Sounds of a hammer and saw awakened my parents the very next morning.   Investigating they found John building the needed hand rail.  “I can do that,” protested my father.  “Now you won’t have to,” answered John, continuing his project.  “Then let me pay you for the materials,” Dad insisted.  “You can’t afford me,” replied John.   Humbly my parents accepted their gift.

Later my mother told me that she was surprised at her feelings of submission – of allowing someone to fill a need for them.  Being the giver all of her life she didn’t quite understand feeling so good about receiving. 

Then she thought of the triangle of doing God’s work.  “Without people in need, and we were in need,” she explained, “other people might never have the opportunity to serve, to experience being charitable. With God as the director and the third component of the triangle, I became part of this good man’s service.  Instead of feeling embarrassed about accepting John’s offering I felt humble and grateful, and very warm inside.  I guess part of my learning was to be a grateful receiver.”

My mother’s last years took her into the depths of Alzheimer’s.  Slowly she faded from the vibrant woman she was into a child I could only imagine I might have known.  A little temperamental and stubborn at times, caring for her was still relatively easy.  Her walk with the demon of diseases took a little more than four years before she passed on peacefully in her sleep. 

In another dimension in which my mother now lives she is probably musing about the last chapters in her book of life as she continued to grow in her appreciation of being a grateful receiver.  Knowing my mother, however,  she’s also back doing God’s work: charity, which is the pure love of Christ.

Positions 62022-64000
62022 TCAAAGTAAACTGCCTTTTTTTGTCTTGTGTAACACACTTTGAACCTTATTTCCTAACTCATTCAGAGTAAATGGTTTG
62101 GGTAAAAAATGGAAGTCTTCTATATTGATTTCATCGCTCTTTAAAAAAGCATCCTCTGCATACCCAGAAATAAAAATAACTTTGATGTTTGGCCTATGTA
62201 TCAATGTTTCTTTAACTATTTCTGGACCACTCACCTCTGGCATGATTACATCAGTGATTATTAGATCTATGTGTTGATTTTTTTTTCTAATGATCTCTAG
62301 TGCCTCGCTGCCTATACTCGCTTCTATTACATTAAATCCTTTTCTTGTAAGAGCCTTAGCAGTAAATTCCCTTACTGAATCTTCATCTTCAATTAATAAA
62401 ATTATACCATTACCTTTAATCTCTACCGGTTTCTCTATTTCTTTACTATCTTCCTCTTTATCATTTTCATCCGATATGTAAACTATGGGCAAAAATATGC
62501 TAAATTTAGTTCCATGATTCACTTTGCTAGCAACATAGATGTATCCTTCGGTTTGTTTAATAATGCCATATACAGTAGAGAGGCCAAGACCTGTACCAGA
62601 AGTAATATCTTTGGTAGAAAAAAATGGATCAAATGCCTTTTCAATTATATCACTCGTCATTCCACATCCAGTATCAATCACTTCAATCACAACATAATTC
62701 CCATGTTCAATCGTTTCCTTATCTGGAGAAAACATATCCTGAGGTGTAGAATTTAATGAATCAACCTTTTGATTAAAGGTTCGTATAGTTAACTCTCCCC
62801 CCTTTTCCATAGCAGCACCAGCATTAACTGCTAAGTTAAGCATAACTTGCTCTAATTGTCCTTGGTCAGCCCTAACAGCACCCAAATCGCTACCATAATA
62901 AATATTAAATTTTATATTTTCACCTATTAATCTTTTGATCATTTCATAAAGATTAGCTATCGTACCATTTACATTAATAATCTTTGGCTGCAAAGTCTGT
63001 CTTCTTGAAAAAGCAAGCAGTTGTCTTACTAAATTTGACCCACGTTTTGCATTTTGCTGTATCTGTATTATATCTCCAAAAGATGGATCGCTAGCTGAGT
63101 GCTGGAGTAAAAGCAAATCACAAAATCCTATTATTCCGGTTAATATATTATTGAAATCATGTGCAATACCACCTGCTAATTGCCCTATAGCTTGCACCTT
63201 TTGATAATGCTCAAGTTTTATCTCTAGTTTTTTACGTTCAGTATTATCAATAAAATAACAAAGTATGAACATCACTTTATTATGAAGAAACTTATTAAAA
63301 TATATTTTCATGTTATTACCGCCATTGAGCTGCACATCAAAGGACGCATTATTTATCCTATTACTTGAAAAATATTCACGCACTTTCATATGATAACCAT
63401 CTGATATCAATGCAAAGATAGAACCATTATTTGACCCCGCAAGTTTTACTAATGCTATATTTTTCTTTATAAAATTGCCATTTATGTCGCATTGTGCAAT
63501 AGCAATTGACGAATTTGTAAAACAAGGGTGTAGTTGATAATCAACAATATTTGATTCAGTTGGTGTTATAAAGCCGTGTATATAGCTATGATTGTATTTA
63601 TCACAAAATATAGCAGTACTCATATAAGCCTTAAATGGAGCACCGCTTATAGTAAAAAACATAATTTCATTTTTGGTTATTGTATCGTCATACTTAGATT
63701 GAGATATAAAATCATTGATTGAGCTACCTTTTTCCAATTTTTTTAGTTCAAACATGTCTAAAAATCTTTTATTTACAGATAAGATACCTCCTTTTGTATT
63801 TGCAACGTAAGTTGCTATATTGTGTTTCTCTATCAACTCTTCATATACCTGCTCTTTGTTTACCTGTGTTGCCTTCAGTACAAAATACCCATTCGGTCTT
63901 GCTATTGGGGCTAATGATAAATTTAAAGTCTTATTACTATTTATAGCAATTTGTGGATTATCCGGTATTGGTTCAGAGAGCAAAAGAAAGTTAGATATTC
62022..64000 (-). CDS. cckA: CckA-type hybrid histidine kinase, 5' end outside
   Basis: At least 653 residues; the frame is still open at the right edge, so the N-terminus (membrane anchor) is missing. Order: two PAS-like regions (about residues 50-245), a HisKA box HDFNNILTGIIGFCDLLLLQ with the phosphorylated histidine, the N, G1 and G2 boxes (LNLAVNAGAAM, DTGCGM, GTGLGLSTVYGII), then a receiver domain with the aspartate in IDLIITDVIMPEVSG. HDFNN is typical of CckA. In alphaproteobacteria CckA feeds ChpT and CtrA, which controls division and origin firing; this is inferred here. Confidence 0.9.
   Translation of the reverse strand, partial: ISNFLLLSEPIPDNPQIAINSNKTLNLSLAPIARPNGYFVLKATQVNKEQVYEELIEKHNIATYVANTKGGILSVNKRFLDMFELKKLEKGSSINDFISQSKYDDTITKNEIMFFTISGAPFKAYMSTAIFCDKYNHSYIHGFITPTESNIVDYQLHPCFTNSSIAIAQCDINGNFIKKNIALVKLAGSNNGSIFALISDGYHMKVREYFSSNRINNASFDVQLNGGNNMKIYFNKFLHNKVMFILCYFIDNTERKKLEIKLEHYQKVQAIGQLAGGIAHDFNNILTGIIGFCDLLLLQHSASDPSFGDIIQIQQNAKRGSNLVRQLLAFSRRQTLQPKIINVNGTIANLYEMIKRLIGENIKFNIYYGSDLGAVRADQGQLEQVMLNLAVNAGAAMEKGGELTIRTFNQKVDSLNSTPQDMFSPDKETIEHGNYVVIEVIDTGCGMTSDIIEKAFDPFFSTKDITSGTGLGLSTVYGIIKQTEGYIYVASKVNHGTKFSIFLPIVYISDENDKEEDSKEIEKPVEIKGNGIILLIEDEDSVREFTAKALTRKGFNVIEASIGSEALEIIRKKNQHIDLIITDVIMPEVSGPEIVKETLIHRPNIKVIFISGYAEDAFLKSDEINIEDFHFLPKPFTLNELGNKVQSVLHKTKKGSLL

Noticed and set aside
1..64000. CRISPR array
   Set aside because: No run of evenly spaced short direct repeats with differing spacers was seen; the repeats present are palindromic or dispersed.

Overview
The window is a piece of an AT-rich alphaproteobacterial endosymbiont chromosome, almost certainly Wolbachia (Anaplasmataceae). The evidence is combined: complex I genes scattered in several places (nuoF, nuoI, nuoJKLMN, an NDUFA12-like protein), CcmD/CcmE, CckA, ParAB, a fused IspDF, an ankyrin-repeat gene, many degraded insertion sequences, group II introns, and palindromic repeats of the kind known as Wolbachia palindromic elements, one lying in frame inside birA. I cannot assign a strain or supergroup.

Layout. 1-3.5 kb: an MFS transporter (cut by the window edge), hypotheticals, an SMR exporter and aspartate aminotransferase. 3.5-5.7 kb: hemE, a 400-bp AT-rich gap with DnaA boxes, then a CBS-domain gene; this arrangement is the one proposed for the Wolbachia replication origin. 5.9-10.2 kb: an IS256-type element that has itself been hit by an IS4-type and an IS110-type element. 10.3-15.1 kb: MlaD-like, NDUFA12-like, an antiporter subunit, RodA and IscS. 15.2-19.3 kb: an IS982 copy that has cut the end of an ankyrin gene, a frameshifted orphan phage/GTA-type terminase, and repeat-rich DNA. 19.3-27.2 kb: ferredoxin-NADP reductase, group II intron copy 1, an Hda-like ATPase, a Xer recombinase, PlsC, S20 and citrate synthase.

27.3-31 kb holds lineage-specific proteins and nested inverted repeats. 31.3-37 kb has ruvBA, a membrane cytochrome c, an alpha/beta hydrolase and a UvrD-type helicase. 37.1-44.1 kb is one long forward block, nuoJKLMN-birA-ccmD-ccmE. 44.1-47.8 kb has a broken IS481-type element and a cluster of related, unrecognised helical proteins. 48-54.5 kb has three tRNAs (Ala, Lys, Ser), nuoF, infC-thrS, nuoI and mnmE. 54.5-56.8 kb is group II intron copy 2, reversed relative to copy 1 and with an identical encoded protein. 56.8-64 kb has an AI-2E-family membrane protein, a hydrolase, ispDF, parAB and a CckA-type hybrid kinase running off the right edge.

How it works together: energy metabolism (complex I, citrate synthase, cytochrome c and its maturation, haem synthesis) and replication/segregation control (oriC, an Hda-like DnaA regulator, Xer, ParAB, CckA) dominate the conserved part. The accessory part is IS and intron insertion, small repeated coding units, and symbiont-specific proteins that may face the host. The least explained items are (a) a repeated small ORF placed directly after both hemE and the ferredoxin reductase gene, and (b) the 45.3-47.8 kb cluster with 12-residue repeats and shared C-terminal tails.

Care giving for a loved one who suffers from Alzheimer’s is of that same charity, but is so often a thankless job.  The thought of being part of God’s triangle somehow escapes as the tedious days and endless months and years continue with no relief in sight.  And gratitude for this horrible disease?  I am at a loss to find any.   Yet, during the time of my accident recovery I have found endless gratitude, especially in finding such capable employees to care for my husband.  Both of Ken’s caregivers, Ben and David, have my utmost appreciation.  At the end of their day, I would imagine they feel downtrodden and exhausted, but they continue caring for Ken with love and kindness.  And while Ken is the recipient of their goodness, I am the one filled with gratitude, making me the grateful receiver.

Originally posted 2010-08-23 06:59:56.

SOME KIND OF ACCIDENT?

“Ow!  That hurts my back,” I groaned, not knowing where I was, who was moving me or why.  Aware of bright lights, sirens and men’s voices, I heard someone say, while enclosing my neck in a brace, “Broken neck, possible broken leg.”  I thought, “Are they talking about me?  I don’t want a broken leg, much less a broken neck.”  I had no way of knowing what had happened, but suddenly the thought ran through my mind that I had been in some kind of accident.